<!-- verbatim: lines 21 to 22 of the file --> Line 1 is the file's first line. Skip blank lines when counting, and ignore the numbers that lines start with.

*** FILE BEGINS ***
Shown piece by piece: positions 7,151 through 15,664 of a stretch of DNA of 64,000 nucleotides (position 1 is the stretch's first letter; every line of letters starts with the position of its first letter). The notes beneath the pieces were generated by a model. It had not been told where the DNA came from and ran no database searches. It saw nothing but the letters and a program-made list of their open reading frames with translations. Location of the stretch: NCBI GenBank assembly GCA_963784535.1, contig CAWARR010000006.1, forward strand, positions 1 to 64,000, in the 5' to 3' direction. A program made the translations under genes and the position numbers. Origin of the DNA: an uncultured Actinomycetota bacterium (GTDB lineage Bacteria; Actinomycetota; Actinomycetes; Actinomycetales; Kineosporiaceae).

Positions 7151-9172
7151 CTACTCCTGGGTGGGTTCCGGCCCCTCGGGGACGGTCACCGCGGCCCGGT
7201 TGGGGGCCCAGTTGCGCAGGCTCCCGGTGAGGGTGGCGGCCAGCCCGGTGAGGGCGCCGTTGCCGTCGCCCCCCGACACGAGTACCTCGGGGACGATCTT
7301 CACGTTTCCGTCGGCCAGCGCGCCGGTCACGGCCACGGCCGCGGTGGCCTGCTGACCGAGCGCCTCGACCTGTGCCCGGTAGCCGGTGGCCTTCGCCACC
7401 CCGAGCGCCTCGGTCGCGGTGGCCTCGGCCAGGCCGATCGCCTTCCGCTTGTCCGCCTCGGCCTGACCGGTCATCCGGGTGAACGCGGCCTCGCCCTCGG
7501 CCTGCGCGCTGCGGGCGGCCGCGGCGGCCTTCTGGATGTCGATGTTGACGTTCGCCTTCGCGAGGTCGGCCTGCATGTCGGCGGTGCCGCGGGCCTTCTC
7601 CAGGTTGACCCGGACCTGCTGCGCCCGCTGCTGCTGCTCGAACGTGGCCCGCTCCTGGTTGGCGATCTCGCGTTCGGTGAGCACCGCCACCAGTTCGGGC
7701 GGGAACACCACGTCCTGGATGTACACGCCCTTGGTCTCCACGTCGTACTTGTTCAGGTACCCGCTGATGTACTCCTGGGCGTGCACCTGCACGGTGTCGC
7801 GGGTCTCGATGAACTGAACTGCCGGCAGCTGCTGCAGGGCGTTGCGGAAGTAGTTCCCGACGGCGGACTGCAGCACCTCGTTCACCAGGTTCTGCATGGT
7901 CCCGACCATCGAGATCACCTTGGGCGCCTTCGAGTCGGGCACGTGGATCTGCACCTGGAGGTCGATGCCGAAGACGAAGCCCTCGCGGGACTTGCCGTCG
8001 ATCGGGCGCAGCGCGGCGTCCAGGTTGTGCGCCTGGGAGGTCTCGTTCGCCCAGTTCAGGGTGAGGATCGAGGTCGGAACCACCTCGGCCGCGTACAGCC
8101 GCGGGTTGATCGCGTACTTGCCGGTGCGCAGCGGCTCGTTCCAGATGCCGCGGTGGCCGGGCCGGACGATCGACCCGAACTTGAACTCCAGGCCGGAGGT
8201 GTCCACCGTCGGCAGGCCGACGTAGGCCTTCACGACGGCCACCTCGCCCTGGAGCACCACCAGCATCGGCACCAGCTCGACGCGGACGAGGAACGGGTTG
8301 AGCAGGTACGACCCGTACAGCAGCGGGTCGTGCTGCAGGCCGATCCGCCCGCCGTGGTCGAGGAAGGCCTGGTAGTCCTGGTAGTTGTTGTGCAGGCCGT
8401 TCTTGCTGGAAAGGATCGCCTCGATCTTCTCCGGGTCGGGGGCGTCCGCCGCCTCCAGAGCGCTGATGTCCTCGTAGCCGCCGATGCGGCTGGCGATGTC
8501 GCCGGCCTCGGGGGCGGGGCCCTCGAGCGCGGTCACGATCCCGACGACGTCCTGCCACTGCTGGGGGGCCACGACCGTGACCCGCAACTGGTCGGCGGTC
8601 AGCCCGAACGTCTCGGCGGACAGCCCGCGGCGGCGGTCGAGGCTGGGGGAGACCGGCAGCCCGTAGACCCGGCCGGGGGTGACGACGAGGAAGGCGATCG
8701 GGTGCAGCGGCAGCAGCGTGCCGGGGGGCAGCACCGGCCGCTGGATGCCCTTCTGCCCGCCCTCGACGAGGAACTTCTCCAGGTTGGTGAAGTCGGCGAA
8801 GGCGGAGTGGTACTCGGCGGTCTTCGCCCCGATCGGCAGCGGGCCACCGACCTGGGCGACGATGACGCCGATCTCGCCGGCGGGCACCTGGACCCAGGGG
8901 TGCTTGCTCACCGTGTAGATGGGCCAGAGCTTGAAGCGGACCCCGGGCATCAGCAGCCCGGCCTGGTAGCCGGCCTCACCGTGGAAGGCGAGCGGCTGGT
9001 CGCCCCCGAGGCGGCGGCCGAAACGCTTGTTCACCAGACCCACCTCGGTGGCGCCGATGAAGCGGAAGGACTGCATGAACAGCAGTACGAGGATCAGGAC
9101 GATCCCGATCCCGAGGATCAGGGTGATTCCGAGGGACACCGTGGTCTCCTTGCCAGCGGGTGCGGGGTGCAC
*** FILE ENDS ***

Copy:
8901 TGCTTGCTCACCGTGTAGATGGGCCAGAGCTTGAAGCGGACCCCGGGCATCAGCAGCCCGGCCTGGTAGCCGGCCTCACCGTGGAAGGCGAGCGGCTGGT
9001 CGCCCCCGAGGCGGCGGCCGAAACGCTTGTTCACCAGACCCACCTCGGTGGCGCCGATGAAGCGGAAGGACTGCATGAACAGCAGTACGAGGATCAGGAC